Paper Retracted When Authors Caught Using ChatGPT to Write It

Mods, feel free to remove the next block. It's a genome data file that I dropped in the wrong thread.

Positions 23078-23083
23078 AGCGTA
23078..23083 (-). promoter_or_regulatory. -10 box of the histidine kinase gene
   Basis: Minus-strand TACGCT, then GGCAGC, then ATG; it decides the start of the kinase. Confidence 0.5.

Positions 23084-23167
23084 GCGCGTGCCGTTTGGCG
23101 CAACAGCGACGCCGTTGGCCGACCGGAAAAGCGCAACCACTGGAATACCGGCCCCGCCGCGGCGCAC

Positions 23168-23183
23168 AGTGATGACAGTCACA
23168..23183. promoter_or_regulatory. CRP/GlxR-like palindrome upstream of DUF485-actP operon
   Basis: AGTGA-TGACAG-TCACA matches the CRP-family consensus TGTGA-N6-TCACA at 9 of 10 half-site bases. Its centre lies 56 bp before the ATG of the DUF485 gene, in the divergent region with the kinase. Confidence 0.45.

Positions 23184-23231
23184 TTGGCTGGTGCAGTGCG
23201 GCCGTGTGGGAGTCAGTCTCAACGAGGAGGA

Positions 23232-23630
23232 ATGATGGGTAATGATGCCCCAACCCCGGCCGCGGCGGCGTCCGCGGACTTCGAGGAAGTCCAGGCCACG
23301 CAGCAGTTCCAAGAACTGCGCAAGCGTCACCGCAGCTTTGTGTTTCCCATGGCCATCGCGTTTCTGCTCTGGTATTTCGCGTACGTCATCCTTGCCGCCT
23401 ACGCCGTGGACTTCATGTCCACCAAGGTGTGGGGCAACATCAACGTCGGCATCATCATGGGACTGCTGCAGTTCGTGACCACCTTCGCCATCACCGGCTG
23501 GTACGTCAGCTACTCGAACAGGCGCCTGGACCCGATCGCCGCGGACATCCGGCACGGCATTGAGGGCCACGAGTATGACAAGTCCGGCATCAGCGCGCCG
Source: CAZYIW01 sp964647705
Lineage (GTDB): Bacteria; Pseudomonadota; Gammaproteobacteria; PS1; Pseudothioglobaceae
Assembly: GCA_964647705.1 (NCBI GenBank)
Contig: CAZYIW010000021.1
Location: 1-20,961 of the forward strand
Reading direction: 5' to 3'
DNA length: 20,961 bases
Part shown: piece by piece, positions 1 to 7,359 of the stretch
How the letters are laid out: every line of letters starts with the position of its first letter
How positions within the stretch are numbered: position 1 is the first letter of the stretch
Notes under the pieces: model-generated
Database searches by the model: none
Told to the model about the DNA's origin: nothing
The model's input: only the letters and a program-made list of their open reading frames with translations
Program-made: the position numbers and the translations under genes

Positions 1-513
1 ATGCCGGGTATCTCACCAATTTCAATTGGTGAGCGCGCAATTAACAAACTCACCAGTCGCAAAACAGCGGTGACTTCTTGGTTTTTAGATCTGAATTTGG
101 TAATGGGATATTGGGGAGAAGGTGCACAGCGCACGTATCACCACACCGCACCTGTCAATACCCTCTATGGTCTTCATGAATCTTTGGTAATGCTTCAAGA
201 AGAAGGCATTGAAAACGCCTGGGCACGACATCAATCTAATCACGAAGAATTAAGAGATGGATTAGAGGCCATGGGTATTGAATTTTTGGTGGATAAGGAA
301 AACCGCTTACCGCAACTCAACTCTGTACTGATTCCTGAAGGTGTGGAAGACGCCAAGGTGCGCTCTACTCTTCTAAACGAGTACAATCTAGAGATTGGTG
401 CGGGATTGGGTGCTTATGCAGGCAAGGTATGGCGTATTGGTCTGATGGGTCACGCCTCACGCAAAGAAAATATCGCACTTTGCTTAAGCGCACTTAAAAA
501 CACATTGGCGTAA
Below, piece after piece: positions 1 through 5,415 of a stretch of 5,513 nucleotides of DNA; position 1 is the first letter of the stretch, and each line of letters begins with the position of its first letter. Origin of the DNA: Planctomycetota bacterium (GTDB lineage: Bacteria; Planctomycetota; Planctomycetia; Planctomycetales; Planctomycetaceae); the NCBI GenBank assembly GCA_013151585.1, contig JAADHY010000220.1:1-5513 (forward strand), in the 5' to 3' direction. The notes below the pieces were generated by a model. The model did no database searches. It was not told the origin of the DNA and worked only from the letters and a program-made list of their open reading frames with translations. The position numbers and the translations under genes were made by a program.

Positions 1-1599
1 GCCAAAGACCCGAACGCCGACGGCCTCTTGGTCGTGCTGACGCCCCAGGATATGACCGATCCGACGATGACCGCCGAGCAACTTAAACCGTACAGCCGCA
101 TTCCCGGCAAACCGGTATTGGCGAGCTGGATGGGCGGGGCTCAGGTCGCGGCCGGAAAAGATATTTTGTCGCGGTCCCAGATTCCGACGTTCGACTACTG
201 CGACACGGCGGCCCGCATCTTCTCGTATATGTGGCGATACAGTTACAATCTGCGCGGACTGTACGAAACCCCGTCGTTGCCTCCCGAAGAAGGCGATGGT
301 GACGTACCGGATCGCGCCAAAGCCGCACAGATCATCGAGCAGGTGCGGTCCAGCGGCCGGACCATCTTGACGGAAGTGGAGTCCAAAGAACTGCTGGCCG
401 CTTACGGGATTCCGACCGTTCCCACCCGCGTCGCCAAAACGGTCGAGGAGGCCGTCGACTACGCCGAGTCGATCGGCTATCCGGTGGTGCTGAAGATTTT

Red Handed A paper published in the journal Physica Scripta last month became the subject of controversy after Guillaume Cabanac, a computer scientist and integrity investigator, noticed that the ChatGPT query to “Regenerate Response” had been copied into the text, seemingly by accident. Now, the authors have fessed up to using the chatbot to help draft the article, becoming the latest testament to generative AI’s worrying inroads into academia. “This is a breach of our ethical policies,” Kim Eggleton, head of peer review and research integrity at IOP Publishing, which publishes Physica Scripta, told Nature. The paper has now been retracted for not declaring its use of the chatbot — which, depending on your point of view, is either a storm in a teacup or a sign of the future of academia. Peer Review Paladin Since 2015, Cabanac has undertaken a sort of crusade to uncover other published papers that aren’t upfront about their use of AI tech, which back then was little more than a curiosity. As computers have gone from spitting out veritable gibberish to convincing, human-like compositions, the fight has gotten harder. But this has only steeled the resolve of Cabanac, who’s helped uncover hundreds of AI-generated manuscripts. “He gets frustrated about fake papers,” Cyril Labbé, a fellow computer scientist and Cabanac’s partner in crime-fighting, told Nature last year. “He’s really willing to do whatever it takes to prevent these things from happening.” Those careful to cover their tracks won’t leave behind obvious clues like, “as an AI…Paper Retracted When Authors Caught Using ChatGPT to Write It

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